Rahul Gandhi’s anointment as the No. 2 in the Congress Party – after his mother, Sonia – is nothing new. It has been an established fact for some time now. What was truly new in what happened last Saturday at the Jaipur sitting of the Congress Working Committee was the formal positioning of the son , one effect of which would be to reduce uncertainty on this point to nil.
This is no doubt an important development in the history of the Congress Party because it takes us some way into the future as regards the structure of the party’s leadership, especially in view of the fact that the current president, Sonia Gandhi, has given notice that she will be around to conduct the party in an official capacity for perhaps another four years.
But it would be a big tragedy for the party, under the leadership of which the country gained its Independence in 1947, if what happened on Saturday is just restricted to the future line-up of its leadership. There is no doubt at all that while the times have changed drastically, along with the development requirements of the Indian Republic, the Congress Party, along with other political outfits, have remained stuck in the ethos of the nineties when the first stirrings of “a new India” were beginning to make themselves felt. The critical question, therefore, is: will Rahul Gandhi be able to inject the virus of a cataclysmic change in attitude in the inner workings of his party, which alone can reform it in such a fashion that it will be able to provide effective leadership to an India straining at the leash to claim its rightful position in the comity of nations?
At the very beginning, the point must be made that such change cannot be accomplished by just one person at the helm of affairs. A team is urgently required which will not only fully support the leader through the travails of office but which will also, through useful interaction, provide good grist to the mill of meaningful reform. An important question, therefore, is: does the young Gandhi have such a team around him just now which will, to begin with, help him to impart the right momentum to the “juggernaut of change”? Clearly, the road will be extremely tortuous and difficult to traverse. The “old guard” – if one may still use the age-old formulation – has grown in size manifold during the past decades, and one can be certain that it will not leave any stone unturned to challenge the progress of “reform” in the party and beyond.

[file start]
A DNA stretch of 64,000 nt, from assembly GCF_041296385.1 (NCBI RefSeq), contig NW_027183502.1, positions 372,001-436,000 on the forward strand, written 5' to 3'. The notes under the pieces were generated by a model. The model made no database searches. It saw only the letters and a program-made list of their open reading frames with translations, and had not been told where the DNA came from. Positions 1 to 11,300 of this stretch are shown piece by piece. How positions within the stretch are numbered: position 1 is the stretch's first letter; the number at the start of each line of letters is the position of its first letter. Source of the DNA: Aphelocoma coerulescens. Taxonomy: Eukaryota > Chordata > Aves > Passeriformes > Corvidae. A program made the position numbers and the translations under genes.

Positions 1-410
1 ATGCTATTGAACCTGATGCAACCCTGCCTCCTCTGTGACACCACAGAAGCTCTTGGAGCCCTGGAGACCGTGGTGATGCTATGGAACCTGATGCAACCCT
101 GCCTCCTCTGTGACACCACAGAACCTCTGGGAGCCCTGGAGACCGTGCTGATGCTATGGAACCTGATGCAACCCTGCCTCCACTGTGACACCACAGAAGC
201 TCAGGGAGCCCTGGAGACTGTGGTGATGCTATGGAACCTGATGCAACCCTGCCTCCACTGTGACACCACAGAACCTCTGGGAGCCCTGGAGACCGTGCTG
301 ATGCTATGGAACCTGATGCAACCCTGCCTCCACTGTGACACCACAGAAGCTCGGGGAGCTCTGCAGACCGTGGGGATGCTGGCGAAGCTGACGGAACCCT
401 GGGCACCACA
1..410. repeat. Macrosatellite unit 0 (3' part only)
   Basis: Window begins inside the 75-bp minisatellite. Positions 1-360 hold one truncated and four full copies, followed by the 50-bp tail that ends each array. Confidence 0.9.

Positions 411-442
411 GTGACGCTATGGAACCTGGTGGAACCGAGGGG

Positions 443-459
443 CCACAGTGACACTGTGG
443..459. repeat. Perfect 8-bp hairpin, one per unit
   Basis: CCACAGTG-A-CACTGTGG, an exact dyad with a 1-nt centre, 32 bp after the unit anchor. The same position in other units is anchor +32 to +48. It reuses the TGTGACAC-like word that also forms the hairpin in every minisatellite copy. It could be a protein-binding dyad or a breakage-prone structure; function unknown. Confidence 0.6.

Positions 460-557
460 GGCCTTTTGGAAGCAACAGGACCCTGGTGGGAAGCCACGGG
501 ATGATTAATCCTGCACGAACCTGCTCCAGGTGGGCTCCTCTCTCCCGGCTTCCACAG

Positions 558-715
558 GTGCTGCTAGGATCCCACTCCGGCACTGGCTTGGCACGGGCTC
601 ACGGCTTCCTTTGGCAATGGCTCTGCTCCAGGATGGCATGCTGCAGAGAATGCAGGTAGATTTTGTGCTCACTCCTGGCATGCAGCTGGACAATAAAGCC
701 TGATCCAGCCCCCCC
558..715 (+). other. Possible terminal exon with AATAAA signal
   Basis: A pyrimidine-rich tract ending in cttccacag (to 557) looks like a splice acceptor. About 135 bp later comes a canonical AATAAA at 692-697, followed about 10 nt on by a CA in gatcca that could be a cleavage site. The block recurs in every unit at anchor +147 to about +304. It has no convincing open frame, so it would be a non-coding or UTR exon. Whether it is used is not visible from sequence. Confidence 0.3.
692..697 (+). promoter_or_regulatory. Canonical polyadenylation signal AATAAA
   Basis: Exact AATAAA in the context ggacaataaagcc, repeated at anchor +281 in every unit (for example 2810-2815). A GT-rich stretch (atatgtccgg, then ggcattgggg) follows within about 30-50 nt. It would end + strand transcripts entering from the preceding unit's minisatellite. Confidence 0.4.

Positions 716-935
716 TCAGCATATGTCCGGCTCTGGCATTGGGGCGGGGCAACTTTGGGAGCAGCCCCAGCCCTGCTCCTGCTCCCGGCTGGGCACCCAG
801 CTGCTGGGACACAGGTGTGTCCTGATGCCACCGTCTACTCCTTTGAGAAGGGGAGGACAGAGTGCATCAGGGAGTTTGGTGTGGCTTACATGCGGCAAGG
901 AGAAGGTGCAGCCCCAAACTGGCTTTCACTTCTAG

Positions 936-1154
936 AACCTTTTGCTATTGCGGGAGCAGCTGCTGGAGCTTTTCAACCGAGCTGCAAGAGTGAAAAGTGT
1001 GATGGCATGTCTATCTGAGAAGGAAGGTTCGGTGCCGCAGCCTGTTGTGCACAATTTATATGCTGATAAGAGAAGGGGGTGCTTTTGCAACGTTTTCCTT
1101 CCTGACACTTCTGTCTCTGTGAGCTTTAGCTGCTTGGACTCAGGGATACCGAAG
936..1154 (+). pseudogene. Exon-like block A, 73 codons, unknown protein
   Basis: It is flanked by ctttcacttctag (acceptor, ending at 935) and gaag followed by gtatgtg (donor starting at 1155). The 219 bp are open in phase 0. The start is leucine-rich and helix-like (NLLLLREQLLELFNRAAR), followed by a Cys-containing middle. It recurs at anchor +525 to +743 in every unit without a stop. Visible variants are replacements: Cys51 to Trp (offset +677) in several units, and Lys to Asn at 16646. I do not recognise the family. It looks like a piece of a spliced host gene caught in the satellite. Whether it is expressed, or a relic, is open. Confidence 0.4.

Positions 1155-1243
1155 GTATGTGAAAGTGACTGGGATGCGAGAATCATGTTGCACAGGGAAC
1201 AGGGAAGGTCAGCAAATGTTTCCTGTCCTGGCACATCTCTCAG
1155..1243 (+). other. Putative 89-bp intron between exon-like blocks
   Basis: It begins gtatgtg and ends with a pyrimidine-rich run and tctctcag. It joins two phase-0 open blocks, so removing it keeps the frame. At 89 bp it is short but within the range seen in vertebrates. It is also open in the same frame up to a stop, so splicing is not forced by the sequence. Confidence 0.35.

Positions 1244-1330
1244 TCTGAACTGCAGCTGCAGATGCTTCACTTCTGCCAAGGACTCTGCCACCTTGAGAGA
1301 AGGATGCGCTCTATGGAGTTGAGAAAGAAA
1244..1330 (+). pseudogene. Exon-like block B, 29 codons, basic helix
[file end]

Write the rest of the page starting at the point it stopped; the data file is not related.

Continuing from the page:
Rahul Gandhi must, therefore, appeal directly to the people of the country to establish his bona fides as the new leader of the oldest political grouping in the subcontinent, and be able to draw their support in the form of electoral approbation. It is only if he has a sizable team at his elbow, composed principally from among the elected representatives, both at the Centre and in the States, that he will be able to forge his way through the minefields that the opposition is bound to lay along his path.
This means that he has to cut across party lines and appeal to the younger generation of voters, which has a totally different mindset compared to their elders when looking at the future of India. A lot of people will say that the dynasty-tag will harm Rahul Gandhi’s prospects. Admittedly, it cannot help his fortunes in this day and age, apart from being a black mark on the political vibrancy of his own party.
But this is his party’s internal problem, reflecting, among other things, a critical weakness of the organisation in not being able to attract the right sort of young talent which has the good of a vibrant, modern India at heart. If the young prince of the Nehru-Gandhi family can ascend to the Government’s leadership with the help of the ballot, and steer the country in the “right” direction, it would be a stroke of good fortune for the republic, which has for far too long been enmeshed in the self-destructive conspiracies of wheeler-dealer politicians who presently populate the corridors of power.